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#135: How Trustworthy is the US Economy?

A retired investor, at age of about 60-70 years, faces added life expectancy of 25 to 35 years (or 30 to 40 years if spouse included). Retirement funds are then expected to support living expenses for the remaining lives. Retirees should now examine the trustworthiness of the US economy until 2040. Can the economy sustain them over that many decades?

What constitutes adequate retirement assets should include potential investment gains but also inflation (over 3%/year in the US). In addition retirees should also anticipate rising medical costs. What are then the required savings that would keep a retired person with a satisfactory income?

There is no question that the US economy is superior to all others.  The top five countries rank their inflation-adjusted GDP as follows:(1)

The deflated GNP of Japan, Germany, United Kingdom should keep their slightly rising economies at current levels. An aging population, lower birth rates and social insurance should assure acceptable retirement living. Meanwhile, China GDP is rising but will not come close to the wealthy US:(1)

A continued prosperity of the US is assured. Even the higher GDP annual growth rate for China does not show as sufficient growth rate to assure the narrowing of the current GDP gap with the US. There is also a very large gap between China and the US in GDP per capita. The narrowing of such differences would be unrealistic:(1)

There are, however adverse trend that curtail US economic leadership. The US balance of trade has been consistently negative - imports exceed exports:(1)

A further detraction form the US economy is the government deficit:(1)

With the trade and budget deficits near $1.4 Trillion, the US economy carries a liability that current tax collection deficits are unlikely to correct. That is evident in the current US tendency to take advantage of existing wealth by increasing debt that defers any settlement into the future. Such deferred liabilities have also immediate effects on current affordability of social expenditures. 2017 spending for real US personal consumption is $12.6 Trillion.(2) The trade deficits plus government spending deficits now detract over 10% that would have been otherwise available for US consumers immediately.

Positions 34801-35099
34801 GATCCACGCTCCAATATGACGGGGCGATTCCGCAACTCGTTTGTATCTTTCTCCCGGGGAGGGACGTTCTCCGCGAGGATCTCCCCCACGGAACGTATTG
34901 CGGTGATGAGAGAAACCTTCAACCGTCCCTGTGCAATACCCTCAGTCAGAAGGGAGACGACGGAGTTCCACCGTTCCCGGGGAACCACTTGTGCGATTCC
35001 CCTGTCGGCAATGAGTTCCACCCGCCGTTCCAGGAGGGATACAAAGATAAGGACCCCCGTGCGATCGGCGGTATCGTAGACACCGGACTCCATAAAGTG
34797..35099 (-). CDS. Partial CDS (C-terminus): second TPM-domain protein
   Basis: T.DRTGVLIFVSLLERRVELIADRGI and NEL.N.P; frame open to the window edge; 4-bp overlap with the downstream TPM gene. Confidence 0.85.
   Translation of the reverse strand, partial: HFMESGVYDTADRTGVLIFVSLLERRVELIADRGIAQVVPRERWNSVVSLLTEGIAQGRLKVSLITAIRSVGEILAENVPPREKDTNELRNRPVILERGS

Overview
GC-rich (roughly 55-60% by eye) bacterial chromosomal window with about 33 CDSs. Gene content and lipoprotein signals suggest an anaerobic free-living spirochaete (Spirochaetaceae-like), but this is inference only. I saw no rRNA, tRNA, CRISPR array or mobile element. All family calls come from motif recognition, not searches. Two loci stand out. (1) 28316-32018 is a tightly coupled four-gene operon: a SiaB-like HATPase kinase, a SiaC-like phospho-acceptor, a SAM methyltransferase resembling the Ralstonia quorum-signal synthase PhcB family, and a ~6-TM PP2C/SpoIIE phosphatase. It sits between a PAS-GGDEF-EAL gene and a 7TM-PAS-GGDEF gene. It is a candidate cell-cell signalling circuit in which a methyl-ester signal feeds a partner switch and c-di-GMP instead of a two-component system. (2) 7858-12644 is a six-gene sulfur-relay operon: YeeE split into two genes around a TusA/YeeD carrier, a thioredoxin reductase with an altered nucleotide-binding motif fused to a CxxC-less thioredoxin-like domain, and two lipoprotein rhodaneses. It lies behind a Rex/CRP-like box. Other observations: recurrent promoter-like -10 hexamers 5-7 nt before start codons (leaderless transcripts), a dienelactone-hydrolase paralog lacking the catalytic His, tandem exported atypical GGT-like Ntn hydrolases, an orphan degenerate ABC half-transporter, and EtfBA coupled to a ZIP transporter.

The immediate prospects of increased debt and deficits are not good. Though the US wealth is still enormous, does that constitute that a peak in economic history or only a rebalancing of what now constitutes an indefinite continuation of exorbitant advantage as compared with other nations?


There is no question that the present wealth of the US economy makes it superior to other countries. Whether families can benefits from such wealth is a matter of a personal accumulation and distribution of assets. Whether individual retirees can actually take advantage of so much wealth depends largely on personal circumstances. The fact is that the US still remains as the most prosperous country in the world. The US has by far more millionaires than any other nation.

In 2018 we may have possibly have reached the zenith of our progression from a poor country to the present high levels of prosperity. Rising deficits and escalating public and private debt may be one of the indicators of decline, while the rise of China may offer a challenge to take over US global leadership.

In the next few years the best strategy for the next 30+ years of retirement is to safeguard retirement assets against losses provided that a modest but low-risk income can be assured. The heady investment gains realized from 1950 through 2000 cannot be repeated. 

So far the US economy is trustworthy for the proximate future. What may happen in 2040 should be seen as a future that will generate new geopolitical risks for the US.   




   (1); (2)

Post 134 What Supports the Current Rise in the U.S. Stock Market?

Deregulation and tax cuts are bullish for the US economy as well as for corporate earnings and stock prices. On the other hand, the ballooning federal deficit—attributable to the tax cuts and spending increases—is putting upward pressure on bond yields at the same time that the Fed has moved to raise interest rates and taper its balance sheet.(1)